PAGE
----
Congenital sideroblastic anemia-B-cell immunodeficiency-periodic fever-developmental delay syndrome (SIFD) is a form of congenital SA associated with immunodeficiency, periodic fevers, and developmental delay caused by a loss of function mutation in the TRNT1 gene coding for tRNA nucleotidyl transferase 1 involved in the maturation of cytosolic and mitochondrial transfer RNA. Some affected patients also present with hearing loss and cardiomyopathy, probably due to the energy loss induced by mitochondrial dysfunction. SIFD is characterized by recurrent fever syndrome requiring multiple hospitalizations through infancy and early childhood, immunodeficiency with B cell lymphopenia, hypogammaglobulinemia, and developmental delay. Generalized and truncal hypotonia are recurring features, often severe, progressive, and associated with gross motor developmental delay. Comprehension and communication are profoundly impaired in many children. It can be confused with a diagnosis of early onset common variable immunodeficiency [31,32,33].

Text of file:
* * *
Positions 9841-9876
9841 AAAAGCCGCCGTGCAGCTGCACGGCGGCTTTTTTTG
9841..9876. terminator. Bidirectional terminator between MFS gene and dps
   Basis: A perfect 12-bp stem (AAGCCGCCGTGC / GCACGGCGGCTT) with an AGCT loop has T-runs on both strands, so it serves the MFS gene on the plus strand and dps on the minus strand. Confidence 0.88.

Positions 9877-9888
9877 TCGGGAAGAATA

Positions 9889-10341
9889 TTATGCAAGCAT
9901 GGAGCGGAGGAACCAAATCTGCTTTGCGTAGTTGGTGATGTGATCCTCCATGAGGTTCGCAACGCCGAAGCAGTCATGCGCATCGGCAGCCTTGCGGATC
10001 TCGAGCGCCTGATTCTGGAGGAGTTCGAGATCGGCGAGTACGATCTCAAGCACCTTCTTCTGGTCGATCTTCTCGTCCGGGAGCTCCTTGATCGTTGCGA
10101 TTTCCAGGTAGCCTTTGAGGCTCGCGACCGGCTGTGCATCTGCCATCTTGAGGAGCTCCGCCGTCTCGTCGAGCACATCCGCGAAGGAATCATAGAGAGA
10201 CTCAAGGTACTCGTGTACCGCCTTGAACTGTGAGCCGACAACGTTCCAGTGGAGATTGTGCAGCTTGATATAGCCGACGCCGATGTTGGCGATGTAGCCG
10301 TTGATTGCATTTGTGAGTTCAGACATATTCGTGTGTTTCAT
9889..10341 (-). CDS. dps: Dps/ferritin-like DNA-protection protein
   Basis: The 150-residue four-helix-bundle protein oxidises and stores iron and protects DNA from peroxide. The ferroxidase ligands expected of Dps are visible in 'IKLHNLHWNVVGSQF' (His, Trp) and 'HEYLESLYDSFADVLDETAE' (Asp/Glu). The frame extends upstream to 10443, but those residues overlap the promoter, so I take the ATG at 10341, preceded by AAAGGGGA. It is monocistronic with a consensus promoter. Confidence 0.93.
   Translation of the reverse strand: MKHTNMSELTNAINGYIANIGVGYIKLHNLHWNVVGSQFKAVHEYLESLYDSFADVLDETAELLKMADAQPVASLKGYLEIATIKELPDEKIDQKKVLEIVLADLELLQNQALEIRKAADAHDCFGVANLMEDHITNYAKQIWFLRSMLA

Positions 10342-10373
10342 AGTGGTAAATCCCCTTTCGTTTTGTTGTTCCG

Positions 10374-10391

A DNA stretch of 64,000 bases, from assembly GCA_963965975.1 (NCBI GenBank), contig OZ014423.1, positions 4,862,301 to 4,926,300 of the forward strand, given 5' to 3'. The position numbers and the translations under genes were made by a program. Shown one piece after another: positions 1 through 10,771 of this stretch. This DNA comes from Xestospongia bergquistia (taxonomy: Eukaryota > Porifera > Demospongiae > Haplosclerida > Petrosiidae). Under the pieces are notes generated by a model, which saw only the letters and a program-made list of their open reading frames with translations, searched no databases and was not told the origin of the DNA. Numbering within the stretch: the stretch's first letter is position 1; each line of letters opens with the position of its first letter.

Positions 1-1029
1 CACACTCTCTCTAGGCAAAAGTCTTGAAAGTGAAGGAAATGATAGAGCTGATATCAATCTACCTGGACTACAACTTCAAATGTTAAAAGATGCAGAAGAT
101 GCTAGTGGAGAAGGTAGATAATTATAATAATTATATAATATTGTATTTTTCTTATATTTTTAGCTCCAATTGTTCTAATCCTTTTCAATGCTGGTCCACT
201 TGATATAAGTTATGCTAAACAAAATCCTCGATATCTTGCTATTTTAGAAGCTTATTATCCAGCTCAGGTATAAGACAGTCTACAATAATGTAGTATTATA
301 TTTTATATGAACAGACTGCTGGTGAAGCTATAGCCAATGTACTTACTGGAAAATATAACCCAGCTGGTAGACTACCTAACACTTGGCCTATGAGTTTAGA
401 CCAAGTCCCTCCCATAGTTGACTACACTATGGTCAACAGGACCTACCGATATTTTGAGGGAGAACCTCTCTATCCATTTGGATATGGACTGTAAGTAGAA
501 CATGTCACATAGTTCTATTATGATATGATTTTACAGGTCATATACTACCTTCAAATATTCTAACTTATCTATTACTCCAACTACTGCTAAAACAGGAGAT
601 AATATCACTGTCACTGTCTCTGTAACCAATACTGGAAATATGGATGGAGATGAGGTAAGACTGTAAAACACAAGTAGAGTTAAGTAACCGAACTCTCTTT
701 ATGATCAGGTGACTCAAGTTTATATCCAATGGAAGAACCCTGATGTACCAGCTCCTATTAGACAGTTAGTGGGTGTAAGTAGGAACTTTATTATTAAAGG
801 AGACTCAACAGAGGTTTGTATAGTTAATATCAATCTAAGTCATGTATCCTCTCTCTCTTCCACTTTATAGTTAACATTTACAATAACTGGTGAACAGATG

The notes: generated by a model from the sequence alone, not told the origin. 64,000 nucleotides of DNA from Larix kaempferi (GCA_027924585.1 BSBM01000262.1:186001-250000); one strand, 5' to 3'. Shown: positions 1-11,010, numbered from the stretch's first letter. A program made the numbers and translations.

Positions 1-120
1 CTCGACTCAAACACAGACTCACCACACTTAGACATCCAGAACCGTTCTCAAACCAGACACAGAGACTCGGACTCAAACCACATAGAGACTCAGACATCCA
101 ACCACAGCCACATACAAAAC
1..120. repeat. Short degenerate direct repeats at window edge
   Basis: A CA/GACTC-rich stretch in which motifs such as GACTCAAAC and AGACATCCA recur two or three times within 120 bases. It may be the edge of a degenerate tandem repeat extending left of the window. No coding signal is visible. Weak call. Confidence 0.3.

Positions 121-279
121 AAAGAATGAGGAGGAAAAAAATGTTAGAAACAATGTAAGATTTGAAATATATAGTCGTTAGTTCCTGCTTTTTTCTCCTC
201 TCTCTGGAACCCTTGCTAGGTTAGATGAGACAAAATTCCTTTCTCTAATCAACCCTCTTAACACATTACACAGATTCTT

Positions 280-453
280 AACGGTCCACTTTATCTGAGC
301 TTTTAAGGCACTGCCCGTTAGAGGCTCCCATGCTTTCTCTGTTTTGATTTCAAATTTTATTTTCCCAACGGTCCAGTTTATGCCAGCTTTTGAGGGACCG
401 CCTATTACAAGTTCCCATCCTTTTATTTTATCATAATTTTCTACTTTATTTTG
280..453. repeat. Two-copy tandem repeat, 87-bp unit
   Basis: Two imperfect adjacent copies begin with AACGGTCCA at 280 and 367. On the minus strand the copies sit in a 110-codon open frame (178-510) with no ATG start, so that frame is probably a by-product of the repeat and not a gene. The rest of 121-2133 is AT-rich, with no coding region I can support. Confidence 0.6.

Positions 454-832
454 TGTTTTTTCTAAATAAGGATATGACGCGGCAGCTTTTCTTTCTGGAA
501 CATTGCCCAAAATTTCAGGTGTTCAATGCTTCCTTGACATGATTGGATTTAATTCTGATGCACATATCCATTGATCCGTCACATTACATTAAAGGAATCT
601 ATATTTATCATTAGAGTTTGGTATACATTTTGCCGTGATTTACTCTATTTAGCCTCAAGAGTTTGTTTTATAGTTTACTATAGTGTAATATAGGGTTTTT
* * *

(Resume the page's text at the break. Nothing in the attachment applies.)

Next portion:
Myopathy with exercise intolerance, lactic acidosis, SA (MLASA) syndrome, and Pearson marrow pancreas syndrome are two causes of congenital syndromic SA affecting the mitochondrial metabolism of iron. Still, they are causes of macrocytic and normocytic anemia instead of microcytic anemia [11, 12].


Porphyrias are a group of diseases caused by mutations of genes coding for heme synthesis enzymes. Each enzymatic step can be deficient, leading to the accumulation of different heme precursors and then to various clinical symptoms [34]. Three out of the eight types of porphyrias are associated with microcytic anemia: XLSA (already developed in the section about microcytic anemia), congenital erythropoietic porphyria (CEP), and erythropoietic protoporphyria (EPP) [18].